A music score can go through many different versions. First the composer writes it, then the copyist may change it a bit, and then the printer may change it further. Or, the composer might create a slightly different score for different performances, as is the case with Handel’s Messiah.
When BarFinder was born, its goal was to create an easy way to line up all the different versions of a music score. A group with the University of Paderborn in Germany wanted to compare all the editions from one composer’s work. If one version has a note F where all the others have an F-sharp, the way to pinpoint the odd one out would be by lining up the bars in the score—which, until BarFinder, would be done manually.
BarFinder specializes in finding barlines automatically. The project uses an open-source image-processing algorithm that extracts the position of barlines on a music score. The user inputs the image, and BarFinder deduces the number and position of measures on the page. BarFinder uses Optical Music Recognition, or OMR, to recognize the measures, and encodes all extracted data using the Music Encoding Initiative (MEI). Readers may be familiar with the technology’s textual counterparts: Optical Character Recognition (OCR), and the Text Encoding Initiative (TEI).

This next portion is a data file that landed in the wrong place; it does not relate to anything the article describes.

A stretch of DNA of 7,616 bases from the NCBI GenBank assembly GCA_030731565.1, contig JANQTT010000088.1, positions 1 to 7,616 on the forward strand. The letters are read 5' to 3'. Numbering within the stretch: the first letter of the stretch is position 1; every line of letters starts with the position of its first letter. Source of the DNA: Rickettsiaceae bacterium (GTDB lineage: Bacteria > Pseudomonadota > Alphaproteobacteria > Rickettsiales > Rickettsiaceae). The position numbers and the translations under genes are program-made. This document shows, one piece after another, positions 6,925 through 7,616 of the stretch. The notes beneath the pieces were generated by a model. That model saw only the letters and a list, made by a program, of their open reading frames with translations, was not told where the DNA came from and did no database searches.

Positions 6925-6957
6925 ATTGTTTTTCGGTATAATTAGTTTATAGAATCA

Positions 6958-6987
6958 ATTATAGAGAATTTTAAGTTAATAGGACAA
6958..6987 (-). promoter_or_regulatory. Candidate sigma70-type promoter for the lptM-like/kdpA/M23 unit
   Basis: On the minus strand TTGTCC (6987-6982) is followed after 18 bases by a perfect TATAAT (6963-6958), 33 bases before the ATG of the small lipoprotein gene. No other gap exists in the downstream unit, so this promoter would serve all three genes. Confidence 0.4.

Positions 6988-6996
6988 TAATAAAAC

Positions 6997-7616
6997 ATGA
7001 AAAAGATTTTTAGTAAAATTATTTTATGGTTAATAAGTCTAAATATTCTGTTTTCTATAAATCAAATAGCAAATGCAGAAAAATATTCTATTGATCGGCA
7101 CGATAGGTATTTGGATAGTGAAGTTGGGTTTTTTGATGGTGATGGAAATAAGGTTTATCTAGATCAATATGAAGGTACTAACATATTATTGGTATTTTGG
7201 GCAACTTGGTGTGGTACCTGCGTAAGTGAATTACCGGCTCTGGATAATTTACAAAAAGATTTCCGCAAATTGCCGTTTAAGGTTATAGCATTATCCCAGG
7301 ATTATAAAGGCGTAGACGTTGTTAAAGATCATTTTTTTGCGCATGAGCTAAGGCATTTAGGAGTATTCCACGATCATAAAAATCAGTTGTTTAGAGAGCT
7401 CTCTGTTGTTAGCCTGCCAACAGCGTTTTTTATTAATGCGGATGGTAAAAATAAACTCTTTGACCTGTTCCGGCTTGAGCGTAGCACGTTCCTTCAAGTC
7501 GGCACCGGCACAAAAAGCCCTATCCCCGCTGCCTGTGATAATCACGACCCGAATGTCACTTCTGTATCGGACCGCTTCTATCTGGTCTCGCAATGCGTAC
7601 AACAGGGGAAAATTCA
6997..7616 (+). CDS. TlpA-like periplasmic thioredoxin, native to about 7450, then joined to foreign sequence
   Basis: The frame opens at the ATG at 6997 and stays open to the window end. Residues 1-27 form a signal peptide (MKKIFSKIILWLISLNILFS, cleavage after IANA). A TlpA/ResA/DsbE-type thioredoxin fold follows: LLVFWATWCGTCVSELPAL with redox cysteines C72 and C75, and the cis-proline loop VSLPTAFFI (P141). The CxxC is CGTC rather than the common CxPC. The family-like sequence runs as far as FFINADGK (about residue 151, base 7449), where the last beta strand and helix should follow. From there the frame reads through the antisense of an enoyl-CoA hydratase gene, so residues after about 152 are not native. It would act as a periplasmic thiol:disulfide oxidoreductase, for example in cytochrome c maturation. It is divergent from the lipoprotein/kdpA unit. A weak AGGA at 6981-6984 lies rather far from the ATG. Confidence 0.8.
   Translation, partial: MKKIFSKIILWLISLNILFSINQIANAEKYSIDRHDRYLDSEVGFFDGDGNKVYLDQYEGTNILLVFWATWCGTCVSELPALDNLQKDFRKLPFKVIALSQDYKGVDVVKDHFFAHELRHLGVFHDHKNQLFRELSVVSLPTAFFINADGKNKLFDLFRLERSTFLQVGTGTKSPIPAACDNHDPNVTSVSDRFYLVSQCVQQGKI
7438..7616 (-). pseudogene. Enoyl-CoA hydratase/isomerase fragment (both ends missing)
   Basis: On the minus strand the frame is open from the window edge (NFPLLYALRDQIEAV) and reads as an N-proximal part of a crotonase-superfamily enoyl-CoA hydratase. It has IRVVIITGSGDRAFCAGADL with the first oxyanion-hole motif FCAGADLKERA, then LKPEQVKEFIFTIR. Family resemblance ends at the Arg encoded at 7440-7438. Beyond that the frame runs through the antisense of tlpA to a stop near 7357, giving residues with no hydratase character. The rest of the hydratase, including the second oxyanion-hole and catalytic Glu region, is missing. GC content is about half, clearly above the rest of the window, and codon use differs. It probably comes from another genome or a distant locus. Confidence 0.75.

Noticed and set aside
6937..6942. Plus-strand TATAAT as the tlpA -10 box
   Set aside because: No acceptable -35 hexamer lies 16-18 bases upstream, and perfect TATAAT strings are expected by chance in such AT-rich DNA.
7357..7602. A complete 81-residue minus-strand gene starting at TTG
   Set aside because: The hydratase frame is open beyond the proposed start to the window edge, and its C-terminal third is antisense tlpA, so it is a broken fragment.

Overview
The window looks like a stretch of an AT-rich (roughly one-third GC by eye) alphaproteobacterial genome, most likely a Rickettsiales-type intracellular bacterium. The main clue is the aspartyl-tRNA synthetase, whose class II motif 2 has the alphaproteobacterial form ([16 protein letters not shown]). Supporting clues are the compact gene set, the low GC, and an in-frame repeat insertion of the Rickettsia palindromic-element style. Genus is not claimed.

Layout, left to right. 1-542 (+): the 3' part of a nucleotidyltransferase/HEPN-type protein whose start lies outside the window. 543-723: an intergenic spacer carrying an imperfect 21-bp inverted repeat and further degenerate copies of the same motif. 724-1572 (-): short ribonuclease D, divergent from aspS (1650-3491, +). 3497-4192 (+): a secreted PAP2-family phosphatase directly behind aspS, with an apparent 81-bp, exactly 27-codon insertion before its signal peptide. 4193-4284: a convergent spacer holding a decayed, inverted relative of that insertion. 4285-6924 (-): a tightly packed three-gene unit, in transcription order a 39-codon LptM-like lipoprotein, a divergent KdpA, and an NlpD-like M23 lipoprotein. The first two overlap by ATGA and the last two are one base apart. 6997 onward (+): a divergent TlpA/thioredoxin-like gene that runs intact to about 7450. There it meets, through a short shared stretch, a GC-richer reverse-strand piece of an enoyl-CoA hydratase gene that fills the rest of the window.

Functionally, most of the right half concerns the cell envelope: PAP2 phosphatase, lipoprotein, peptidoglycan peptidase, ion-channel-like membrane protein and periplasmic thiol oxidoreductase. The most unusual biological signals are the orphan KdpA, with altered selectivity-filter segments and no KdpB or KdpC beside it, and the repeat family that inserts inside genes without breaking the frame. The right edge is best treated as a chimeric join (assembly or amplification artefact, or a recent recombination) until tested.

As can be seen in the above image, which shows the steps in the image processing, the computer-recognized measures appear in red.
Besides the original use of comparing editions, there are many broader uses for BarFinder within the area of digitized music. BarFinder facilitates multimodal music presentation and the navigation of music catalogues, and enables, for example, synchronized score reading and playback. With the automatic recognition of the positions of all measures on the page, searching for any element becomes simpler.
BarFinder is one of the many projects under Principal Investigator Dr. Ichiro Fujinaga (Associate Professor of Music Technology, Schulich School of Music, McGill) that uses OMR to improve the searchability of digitized music. The project is funded, in part, by the Social Sciences and Humanities Research Council and the University of Paderborn.
To experiment with searchable digitized music files, have a look at the Liber Usualis: http://ddmal.music.mcgill.ca/liber/